I once met a middle-aged man who said that he was once a tour guide in the Twin Towers. The child fell ill the morning of the accident and let him escape. After losing his job, he could only rely on the street to tell tourists about the Petronas Twin Towers to earn a tip. When I met him, he was telling a little girl who came to New York to visit New York with his parents from other states, and he was talking about the subtle differences between the South Tower and the North Tower, from the color of the carpet to the layout of the shop. The little girl was fascinated. He leaned down and looked into her eyes and said, “Child, you have to remember that this is the past.” Then he pointed to the new building under construction at the original explosion point, “That is the future. “

But who knows what the future will look like?

In New York at 9/11, she probably did not expect that in the next 20 years, she would experience the two deadly hurricanes of “Sandy” and “Ida”; The house filled with water struggled until the whole family floated on the cold water; it would experience an out-of-control epidemic that took tens of thousands of lives, and the rejuvenated lower Manhattan after the disaster would be hit again.

The United States at 9.11 probably did not expect that in the next 20 years, she would experience the financial turmoil caused by the subprime mortgage crisis, which would wipe out thousands of people’s assets overnight and be displaced; she would experience someone rushing into Capitol Hill with guns. ; You will see that some people would rather be infected with the epidemic to fight masks and anti-vaccine. People are incompatible with each other because of political stance; they will experience the disastrous defeat on the battlefield in Afghanistan and the worries of the decline of the national fortune.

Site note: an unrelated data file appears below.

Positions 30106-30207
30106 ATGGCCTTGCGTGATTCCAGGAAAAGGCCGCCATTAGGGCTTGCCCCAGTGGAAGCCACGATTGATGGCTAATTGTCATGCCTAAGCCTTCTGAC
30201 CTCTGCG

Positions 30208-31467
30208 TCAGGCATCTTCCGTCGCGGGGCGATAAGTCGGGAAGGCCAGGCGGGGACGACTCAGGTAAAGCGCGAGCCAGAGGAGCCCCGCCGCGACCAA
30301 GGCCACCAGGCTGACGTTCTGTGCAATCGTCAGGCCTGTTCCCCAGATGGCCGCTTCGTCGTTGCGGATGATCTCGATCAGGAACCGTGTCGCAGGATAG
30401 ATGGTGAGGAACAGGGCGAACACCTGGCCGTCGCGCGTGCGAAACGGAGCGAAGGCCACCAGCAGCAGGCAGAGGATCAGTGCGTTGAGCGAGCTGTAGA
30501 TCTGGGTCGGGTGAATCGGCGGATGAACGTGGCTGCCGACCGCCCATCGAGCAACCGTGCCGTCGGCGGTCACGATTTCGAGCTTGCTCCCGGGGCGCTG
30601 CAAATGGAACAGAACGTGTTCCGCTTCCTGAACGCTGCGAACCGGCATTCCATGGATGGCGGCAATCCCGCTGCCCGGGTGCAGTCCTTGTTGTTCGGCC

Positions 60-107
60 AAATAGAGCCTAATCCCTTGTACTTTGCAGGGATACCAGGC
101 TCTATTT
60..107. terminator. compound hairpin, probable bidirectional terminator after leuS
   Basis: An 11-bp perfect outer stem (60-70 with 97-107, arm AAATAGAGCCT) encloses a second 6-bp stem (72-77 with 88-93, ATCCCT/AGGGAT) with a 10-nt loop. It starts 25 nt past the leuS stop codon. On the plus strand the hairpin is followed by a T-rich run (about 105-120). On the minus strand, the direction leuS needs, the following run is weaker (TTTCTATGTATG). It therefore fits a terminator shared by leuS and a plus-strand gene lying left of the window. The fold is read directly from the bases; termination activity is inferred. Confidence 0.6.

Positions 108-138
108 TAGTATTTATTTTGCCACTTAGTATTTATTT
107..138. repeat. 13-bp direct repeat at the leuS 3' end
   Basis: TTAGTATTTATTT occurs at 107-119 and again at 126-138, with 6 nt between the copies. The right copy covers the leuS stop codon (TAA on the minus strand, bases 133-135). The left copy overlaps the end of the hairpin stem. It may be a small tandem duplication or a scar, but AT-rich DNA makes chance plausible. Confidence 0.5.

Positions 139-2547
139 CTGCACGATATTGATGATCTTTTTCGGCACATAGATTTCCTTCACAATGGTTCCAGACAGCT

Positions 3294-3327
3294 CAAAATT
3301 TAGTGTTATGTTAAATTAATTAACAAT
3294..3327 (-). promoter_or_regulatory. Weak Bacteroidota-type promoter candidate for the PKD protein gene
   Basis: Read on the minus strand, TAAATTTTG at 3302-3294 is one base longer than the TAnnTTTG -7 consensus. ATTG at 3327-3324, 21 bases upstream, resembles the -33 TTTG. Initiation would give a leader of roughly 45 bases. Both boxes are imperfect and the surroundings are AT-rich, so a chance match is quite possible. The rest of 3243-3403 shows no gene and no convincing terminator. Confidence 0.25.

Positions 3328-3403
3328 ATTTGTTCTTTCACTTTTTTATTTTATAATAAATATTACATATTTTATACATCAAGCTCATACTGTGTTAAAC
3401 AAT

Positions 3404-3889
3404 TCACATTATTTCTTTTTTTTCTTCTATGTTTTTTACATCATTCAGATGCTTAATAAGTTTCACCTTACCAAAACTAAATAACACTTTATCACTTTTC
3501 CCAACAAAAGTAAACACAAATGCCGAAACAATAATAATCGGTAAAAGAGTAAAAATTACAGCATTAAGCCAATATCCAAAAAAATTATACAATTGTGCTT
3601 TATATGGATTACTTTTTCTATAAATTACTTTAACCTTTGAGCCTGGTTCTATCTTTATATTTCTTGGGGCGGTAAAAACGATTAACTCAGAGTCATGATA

The Chinese in the United States at 9/11 probably did not expect that in the next 20 years, the bridge of Sino-US cooperation built by some of them would collapse; Sino-US relations would retreat to near freezing point, once hot ” The term “Chimerica” ​​has become a joke; many people will be drawn into the double whirlpool of the US government’s anti-tech espionage and civilian anti-Asian hatred. In Chinatown near the World Trade Center site, a major traffic road called Park Row has been blocked for safety reasons until now, making Chinatown less popular because of the lack of support from foreign visitors.

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And at 9/11, I didn’t expect that even if all these bad things appeared intensively at an unprecedented speed, I would still live here for 20 years.

New York has a famous bluntness. She never specifically cheers for whom, for whom she grieves her wrists, for whom she stops, or for whom she smiles. Probably because of this, during the first time I came here, I didn’t care about her ups and downs. I see myself as a passer-by, and have their own trajectories with her. But I don’t know when, I began to understand her unique personality, and I began to understand that her straightforwardness was because she regarded outsiders from different backgrounds as her own from the beginning, and her roughness also meant that she had gone through disasters. The tenacity that can always recover. Memories are often unreliable. Even if many people swear to “never forget” September 11, memories will be blurred due to the passage of time. But sharing the tribulations with New York made me care about everything here, wanting to remember the tears and struggles of these 20 years for her.